Po Dogs — Seattle, WA

We planned a before-the-holidays dinner with a good friend recently … and told him to pick the restaurant! We’ve found over the years we’ve known him that he runs in a totally different culinary circle than we do–often centered in the U-District or Capitol Hill areas that we tend to avoid because of parking hassles–so it’s always fun to see what he comes up with when we say you pick!

This time, he introduced us to Po Dogs … a great new gourmet hot dog place with two locations in the Seattle area. Typical for my friend, one’s in the U-District (at 4736 University Way N.E) but we met at the Capital Hill location:

1009 E Union Street
Seattle, WA 98122

Parking sucks around most Seattle neighborhood restaurants, and Po Dogs looked like it was no exception. However, I hoped it was a good omen that–on a completely packed street–the space right in front of the restaurant was available when I came motoring up :)

The place looks like a lot of other Seattle eateries we’ve seen lately, like one local design firm had a hand in all of them. It’s built shotgun house-style, fairly narrow on the street side but running down deep into the block. The decor is mostly brushed stainless and concrete, with a long bar in the front of the place (where you order) with a colorful, hand-written menu behind it.

Several things looked interesting to us, but–needless to say–we avoided the Po-Campy–a hot dog topped with marshmallows, hot fudge sauce, and graham cracker crumbs–and the Pumpkn Po, topped with homemade pumpkin pie and whipped cream. Even I have my limits :)

We placed our order and found a table to wait. We met there at 9pm, and there were still a few patrons around. Apparently they’re open late: from 11am to midnight Mon-Thurs, and from 11am to 2:30am Fri and Sat … so that makes them very interesting as far as we’re concerned!

The first thing to hit our table were the fried pickles, served with a lemon aioli. They used a mandolin to cut garlicky dills into really thin slices–each roughly 1/8th of an inch thick–then dusted them with a seasoned flour and cornstarch mix (to make it extra-crunchy) and tossed them into the deep fryer until they were crisp and brown.

I’ve eaten fried pickles in quite a few different restaurants over the years–and all over the country–but these are the absolute BEST fried pickles I’ve ever put in my mouth … period! The outside was perfectly crispy, and there was just enough pickle inside to make them fried pickles … but not so much that it was just dill pickles with some greasy breading on them. They were crispy and salty and just plain delicious!

The rest of our food came together a few moments later. We got our fries, which were hot and basic:

And our waitress gave us two more choices for dipping sauces.

Left to right, they are the Lemon Aoili that came with the fried pickles, then the Chipolte Ketchup and Wasabi Aoili that she added with the fries.

I don’t like chipolte myself. To me, it tastes like burned rubber tires … but my husband and friend both enjoyed the Chipolte Ketchup. And the Lemon Aoili was good with the fried pickles–and the french fries–but the Wasabi Aoili just left it in the dust on both of them. It was seriously tasty, so I ended up just moving that closer to me :)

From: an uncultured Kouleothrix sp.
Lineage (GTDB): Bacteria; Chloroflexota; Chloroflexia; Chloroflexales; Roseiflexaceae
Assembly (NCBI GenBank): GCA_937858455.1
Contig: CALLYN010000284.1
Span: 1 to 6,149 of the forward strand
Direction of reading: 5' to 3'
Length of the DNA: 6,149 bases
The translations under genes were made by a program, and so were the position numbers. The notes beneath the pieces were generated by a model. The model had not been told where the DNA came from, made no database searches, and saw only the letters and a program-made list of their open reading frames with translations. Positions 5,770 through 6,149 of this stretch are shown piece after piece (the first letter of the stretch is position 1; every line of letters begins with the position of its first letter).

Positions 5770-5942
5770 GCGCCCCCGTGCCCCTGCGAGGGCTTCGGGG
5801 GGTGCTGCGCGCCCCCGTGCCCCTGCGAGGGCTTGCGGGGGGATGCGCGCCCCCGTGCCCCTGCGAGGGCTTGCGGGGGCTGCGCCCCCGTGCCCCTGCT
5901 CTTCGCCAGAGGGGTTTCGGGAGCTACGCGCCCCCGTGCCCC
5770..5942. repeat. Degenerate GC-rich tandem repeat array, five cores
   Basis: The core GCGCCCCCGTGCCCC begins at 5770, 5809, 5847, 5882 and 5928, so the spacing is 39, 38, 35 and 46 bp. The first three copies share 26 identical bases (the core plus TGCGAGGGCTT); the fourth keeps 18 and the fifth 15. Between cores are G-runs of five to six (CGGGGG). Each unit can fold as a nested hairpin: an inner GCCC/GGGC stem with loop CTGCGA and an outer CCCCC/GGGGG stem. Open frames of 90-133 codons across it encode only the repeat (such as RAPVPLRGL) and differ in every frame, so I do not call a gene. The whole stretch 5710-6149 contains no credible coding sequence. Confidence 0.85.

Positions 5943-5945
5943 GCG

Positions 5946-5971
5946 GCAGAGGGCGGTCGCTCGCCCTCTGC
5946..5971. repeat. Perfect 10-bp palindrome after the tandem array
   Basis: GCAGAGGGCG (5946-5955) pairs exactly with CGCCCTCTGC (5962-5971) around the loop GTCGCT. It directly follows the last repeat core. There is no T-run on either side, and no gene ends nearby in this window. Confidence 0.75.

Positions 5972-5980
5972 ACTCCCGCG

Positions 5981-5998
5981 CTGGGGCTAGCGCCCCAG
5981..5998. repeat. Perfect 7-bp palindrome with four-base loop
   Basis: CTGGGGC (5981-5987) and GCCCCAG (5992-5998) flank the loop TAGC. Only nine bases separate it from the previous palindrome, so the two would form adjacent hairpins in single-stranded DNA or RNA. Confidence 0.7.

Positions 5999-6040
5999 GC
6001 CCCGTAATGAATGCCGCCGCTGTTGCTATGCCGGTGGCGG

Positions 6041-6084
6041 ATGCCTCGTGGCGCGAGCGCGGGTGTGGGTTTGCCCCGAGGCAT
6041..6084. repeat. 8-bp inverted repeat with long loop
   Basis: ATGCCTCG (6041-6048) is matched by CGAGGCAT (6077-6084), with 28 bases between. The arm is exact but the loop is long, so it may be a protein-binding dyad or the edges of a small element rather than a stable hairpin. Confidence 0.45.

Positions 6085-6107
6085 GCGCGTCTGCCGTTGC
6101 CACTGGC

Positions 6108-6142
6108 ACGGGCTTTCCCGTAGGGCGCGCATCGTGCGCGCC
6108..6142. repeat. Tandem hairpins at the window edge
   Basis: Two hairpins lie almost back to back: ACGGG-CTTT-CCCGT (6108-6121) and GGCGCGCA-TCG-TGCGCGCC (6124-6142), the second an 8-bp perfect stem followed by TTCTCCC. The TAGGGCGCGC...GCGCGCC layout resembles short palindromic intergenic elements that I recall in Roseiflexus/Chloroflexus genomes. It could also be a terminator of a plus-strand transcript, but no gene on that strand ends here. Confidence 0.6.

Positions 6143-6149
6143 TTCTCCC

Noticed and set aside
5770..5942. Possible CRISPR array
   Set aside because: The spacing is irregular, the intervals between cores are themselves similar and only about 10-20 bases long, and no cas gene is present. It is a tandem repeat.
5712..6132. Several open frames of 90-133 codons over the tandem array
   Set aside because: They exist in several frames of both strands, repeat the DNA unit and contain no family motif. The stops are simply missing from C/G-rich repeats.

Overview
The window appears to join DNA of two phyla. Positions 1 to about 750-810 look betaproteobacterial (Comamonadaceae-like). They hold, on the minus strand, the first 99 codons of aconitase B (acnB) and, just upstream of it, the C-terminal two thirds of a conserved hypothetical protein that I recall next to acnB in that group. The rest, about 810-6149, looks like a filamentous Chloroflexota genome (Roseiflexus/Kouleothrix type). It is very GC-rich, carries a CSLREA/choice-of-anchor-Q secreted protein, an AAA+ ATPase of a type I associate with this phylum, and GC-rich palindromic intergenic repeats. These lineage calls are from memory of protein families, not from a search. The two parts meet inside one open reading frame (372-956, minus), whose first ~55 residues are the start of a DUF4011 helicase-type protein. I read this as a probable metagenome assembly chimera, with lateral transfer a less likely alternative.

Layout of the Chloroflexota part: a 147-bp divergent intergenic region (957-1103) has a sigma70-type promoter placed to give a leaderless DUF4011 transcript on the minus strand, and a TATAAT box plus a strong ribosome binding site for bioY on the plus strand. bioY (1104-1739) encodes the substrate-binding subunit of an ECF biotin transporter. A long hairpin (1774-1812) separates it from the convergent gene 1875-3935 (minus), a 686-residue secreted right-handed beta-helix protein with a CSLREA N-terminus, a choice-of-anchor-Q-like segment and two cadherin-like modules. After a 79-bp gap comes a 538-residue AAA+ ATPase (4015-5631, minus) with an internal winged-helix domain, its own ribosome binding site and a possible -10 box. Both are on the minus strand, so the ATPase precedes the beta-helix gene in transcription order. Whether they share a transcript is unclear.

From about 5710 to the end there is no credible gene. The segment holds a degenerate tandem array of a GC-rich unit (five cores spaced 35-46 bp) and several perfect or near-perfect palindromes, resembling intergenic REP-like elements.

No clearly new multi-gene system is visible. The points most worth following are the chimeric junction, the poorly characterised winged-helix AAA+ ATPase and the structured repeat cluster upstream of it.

My husband and our friend both ordered the Deep Fried Danger Dog, described as wrapped in pepper bacon & deep fried — sauteed onion — topped with homemade spicy chili sauce.”

As always, my husband said “it’s not hot” … but he burned all of his tastebuds off at the nub years ago, eating things that were way too hot for mortal men. It was, however, really spicy and tasty … and they both said they enjoyed it :)

I decided to try something that others might find bizzare … but that I thought might be fascinating: the Seattle Dog, topped with cream cheese and sliced scallions.

The girl at the counter said that she likes her Seattle Dog with sauerkraut and brown mustard, so she added them on the side for me to try, too. However, I decided that I liked it just the way it came: covered in warm cream cheese and sliced scallions. I know it sounds weird, but it was awesome! From the taste, their hot dog roll was fresh-made (possibly even made in-house) … the dog was grilled, adding that taste profile to the dish, too … and the toppings were just creamy and wonderful!

I rarely finish an entire hot dog these days, but I ate most of this one! :)

Final score: Despite the fact that their menu says that you can choose between a 100% beef hot dog, a bratwurst, and a couple of other tubular meat choices … several of their dogs are made with one or the other … and they don’t allow substitutions. That was a little annoying to my husband–who really prefers a brat or sausage dog, rather than just a plain hot dog–especially since the menu in the restaurant says that you can choose. It’s only after you choose–and get your mouth all ready for what you wanted–that you find out it can’t be done.

However, beyond that … we really enjoyed our visit to Po Dogs … and I’ll give them an A- overall! :)

About Lane

Just a canner ... on this food journey called life :)
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